Why is it so difficult to remain on task?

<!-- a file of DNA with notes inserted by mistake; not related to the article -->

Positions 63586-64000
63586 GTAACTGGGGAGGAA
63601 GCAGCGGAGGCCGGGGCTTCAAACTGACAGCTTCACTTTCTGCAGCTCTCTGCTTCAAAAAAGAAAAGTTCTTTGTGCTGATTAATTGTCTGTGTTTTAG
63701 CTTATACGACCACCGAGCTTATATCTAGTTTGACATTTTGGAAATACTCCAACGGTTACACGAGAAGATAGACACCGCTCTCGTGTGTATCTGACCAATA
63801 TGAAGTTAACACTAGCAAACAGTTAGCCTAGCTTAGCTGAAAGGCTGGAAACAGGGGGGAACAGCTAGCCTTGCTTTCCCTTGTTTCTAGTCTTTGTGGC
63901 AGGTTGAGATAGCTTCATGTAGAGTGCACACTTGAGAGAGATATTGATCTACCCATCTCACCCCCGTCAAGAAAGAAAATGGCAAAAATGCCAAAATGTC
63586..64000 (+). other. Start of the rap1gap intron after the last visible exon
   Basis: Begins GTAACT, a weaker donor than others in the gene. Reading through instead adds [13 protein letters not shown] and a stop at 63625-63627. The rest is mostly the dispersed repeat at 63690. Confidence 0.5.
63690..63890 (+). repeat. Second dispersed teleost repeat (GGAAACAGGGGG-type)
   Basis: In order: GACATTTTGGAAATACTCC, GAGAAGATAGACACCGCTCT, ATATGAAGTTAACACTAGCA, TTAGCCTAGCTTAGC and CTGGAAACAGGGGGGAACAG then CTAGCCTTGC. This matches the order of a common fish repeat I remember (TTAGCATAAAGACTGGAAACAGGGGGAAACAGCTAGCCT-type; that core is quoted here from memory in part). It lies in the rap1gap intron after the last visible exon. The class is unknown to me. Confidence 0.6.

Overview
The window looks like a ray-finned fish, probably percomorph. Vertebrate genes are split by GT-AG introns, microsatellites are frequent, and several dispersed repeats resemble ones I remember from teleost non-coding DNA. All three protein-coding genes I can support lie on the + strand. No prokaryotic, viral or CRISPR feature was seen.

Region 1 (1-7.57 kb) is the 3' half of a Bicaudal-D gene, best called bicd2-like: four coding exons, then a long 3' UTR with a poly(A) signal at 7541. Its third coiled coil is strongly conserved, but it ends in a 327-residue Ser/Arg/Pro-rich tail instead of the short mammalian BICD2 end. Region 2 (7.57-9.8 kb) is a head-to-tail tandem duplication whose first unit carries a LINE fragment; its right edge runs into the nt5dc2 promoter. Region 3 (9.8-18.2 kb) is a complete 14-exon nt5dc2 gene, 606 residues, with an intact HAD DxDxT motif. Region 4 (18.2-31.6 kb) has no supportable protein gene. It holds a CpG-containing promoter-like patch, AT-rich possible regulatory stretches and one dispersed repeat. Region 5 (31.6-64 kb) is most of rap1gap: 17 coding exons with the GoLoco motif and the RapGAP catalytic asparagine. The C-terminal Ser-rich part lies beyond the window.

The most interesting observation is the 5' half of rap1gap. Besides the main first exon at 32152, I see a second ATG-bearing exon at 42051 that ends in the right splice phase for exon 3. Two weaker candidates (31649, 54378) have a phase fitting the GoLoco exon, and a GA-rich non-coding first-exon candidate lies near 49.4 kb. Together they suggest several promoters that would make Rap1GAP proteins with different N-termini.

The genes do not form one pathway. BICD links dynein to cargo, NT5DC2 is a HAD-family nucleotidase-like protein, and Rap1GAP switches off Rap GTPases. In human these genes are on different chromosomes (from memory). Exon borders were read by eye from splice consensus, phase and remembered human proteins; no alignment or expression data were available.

I've been reflecting on organisations and their structures and how so many organisations, despite endless policies, systems and layers of management and people, still end up with so many people-related problems, such as personnel, regardless of role, with difficulties identifying problems when they first appear and acting on them; having difficulties with remaining on task for the entire time they're at work (avoidance of the boring bits of their work or the difficult work stuff or the inherited problems that are truly ghastly) or having difficulties delivering what's required. I'm wondering if hierarchical structures can support some personnel in taking little personal responsibility for doing what they're actually responsible for and for easily going off task, because there's generally someone else in the system above or around them to take issues to or to give problems over to; or to complain to about all the reasons why something hasn't occurred. And some of this can be easily supported by an organisational culture that tolerates missed deadlines, poor performers, and some staff mucking about and coming to work only to eat their lunch. By way of contrast, contractors are expected to deliver what was asked for, on time, every time, in the manner expected. They are personally responsible for their work. They are required to remain on task until their work is complete. If they don't deliver according to expectations, it is likely they won't be used again. Perhaps we need more contractors in some workplaces and less employees?